A sound-attenuating chamber (16 × 14 × 13 in., Med Associates, St. Albans, VT, USA) contained an operant conditioning chamber with a grid floor (ENV-005A; Med Associates), wheel manipulandum (ENV-113 AM; Med Associates), and house light (ENV-315 W; Med Associates). Delivery of stimulation was controlled by MED-PC software for Windows (version 4.1; Med Associates) and delivered via a stimulator (PHM-150B/2; Med Associates) connected to a swivel commutator and insulated wire (Plastics One) attached to the stimulating electrode. A computer interface was connected to each box that could record responses (1 response = 1/4 turn of the wheel manipulandum), activate the house light, and issue electrical current (BSR). Each stimulation was a 500-ms unipolar cathodal square-wave current delivered at a trial-dependent frequency with 100 μs pulse width. During the 500-ms stimulation period, wheel responses were recorded but did not earn additional stimulation. Each response was accompanied by the illumination of the house light as a secondary reinforcer.

Procedure

Following recovery from surgery, mice were conditioned to respond for BSR as previously described (Malanga et al. 2008; Fish et al. 2010). During each day of drug testing, mice responded during three consecutive 15 frequency series. Because responding during the first series of each test day is variable, daily BSR thresholds (θ0) were calculated using responses made during the second and third series. After baselines were recorded, mice were removed from the conditioning chambers, injected with drug or saline, and placed in their home cages for 15 min, at the end of which mice were returned to the conditioning chambers and allowed to respond during six series of frequencies (90 min total). Before any drugs were administered, animals were habituated to saline injection in this manner on five consecutive days. In all antagonist pretreatment studies, a second injection of drug (morphine) or saline was given 15 min after the first. The mice were then returned to the conditioning chambers 15 min after the second injection and responses were measured. In the first experiment, morphine sulfate (1.0–17.0 mg/kg, calculated as the sulfate salt, i.p.) and the NK1R antagonists L-703,606 (1.0–17.0 mg/kg, i.p.) and L-733,060 (1.0–17.0 mg/kg, i.p.) were administered alone. The largest doses of L-703,606 and L-733,060 that were not reward-devaluing alone (i.e., did not increase BSR threshold) were chosen for NK1R antagonist pretreatment studies (10.0 mg/kg for both compounds). In the second experiment, the daily baseline was determined; naltrexone (0.1–1.0 mg/kg, i.p.) or saline vehicle was given 15 min before morphine sulfate (1.0–10.0 mg/kg, i.p.); and the animals were allowed to respond during six subsequent 15-min series. In the third experiment, L-703,606, L-733,060, or saline was given 15 min prior to injection with 10.0 mg/kg morphine or saline (i.p.). MAX and θ0 were calculated for each post-injection pass. For each experiment, a within-subjects design was used, and all mice received all drug doses in random order unless otherwise noted. Because the current intensity for ICSS training and frequency range for ICSS testing is adjusted for each animal such that only the top five to six frequencies sustain responding, the mean baseline θ0 is reported as total charge delivered, which is a function of both stimulus train frequency (hertz) and current (microampere).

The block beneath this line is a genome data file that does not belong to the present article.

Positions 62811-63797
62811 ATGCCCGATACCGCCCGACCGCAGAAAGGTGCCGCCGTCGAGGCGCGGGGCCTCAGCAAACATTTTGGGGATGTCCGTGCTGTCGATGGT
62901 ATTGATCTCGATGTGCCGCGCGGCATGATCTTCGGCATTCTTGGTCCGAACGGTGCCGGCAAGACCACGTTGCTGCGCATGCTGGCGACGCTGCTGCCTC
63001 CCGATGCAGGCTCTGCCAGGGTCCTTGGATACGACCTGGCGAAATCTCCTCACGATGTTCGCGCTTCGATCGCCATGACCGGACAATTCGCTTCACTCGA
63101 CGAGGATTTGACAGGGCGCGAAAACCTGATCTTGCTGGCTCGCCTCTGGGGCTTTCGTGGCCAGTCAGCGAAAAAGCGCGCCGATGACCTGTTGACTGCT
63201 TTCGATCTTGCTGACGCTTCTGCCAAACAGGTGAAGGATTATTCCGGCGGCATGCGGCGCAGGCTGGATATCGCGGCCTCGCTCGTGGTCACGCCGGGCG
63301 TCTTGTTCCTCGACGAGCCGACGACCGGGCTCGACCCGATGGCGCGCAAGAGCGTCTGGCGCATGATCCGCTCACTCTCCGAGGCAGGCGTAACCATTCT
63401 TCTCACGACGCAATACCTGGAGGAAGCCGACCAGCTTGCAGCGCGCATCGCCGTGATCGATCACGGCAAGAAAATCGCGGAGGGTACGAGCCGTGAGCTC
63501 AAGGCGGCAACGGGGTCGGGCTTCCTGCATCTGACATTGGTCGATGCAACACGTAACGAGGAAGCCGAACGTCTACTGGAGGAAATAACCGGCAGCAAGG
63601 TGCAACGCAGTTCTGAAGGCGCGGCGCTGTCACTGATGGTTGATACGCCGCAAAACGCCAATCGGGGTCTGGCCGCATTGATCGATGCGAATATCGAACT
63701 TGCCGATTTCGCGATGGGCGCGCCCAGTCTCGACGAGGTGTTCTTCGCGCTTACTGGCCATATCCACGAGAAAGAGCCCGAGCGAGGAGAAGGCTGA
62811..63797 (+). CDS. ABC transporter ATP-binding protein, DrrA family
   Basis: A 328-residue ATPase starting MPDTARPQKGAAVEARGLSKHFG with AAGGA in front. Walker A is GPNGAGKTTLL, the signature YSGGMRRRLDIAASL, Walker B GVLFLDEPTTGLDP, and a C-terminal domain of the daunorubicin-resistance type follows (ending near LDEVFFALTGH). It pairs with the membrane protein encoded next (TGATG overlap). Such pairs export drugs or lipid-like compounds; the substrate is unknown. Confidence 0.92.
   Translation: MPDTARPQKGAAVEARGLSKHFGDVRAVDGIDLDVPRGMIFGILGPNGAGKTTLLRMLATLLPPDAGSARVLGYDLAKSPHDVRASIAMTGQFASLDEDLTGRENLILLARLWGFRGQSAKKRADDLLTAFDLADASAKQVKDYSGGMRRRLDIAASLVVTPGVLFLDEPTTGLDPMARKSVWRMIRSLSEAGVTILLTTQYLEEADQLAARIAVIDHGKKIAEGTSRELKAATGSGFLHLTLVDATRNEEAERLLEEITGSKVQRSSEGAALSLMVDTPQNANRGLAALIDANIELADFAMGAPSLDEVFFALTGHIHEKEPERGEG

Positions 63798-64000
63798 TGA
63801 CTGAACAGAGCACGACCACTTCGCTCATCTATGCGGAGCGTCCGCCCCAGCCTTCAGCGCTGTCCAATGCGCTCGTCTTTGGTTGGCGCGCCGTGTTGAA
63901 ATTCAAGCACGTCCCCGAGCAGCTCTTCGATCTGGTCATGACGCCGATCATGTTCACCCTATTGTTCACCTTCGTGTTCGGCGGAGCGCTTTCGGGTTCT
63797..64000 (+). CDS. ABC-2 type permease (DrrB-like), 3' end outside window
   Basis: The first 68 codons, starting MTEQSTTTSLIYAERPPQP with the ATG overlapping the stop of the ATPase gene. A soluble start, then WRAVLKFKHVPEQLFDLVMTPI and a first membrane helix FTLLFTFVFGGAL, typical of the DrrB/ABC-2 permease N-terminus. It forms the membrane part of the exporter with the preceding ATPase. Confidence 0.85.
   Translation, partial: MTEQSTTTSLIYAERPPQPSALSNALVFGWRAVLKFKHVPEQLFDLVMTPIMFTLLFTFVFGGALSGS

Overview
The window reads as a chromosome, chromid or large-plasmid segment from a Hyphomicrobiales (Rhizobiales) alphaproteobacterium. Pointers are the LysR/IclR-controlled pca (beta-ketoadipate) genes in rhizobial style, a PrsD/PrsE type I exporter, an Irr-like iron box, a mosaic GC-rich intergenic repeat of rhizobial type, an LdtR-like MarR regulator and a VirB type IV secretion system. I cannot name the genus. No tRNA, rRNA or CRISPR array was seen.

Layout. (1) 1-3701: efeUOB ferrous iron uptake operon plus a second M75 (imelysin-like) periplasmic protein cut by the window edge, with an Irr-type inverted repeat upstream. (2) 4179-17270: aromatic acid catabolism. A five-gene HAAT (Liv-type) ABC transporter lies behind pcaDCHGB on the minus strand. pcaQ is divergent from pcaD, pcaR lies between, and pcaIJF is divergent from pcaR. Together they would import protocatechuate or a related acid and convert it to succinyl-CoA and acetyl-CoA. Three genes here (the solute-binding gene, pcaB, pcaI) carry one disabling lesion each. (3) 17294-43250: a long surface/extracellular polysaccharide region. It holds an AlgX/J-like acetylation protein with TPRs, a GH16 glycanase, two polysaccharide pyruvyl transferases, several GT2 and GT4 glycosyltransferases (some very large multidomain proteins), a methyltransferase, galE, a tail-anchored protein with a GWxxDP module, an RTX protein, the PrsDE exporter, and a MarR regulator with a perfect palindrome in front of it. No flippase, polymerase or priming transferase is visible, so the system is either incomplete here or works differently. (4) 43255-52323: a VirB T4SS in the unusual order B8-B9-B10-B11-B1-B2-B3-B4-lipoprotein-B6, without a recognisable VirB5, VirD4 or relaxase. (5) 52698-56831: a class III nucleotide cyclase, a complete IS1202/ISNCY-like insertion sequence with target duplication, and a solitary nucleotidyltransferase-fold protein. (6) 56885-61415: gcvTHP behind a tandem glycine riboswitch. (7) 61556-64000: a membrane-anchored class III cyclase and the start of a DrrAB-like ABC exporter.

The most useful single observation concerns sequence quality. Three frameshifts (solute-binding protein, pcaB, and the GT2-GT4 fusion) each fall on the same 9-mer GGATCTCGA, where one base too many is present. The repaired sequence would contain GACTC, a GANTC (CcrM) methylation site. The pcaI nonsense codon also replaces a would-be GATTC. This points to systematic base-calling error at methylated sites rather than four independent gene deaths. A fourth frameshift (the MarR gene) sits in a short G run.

Drugs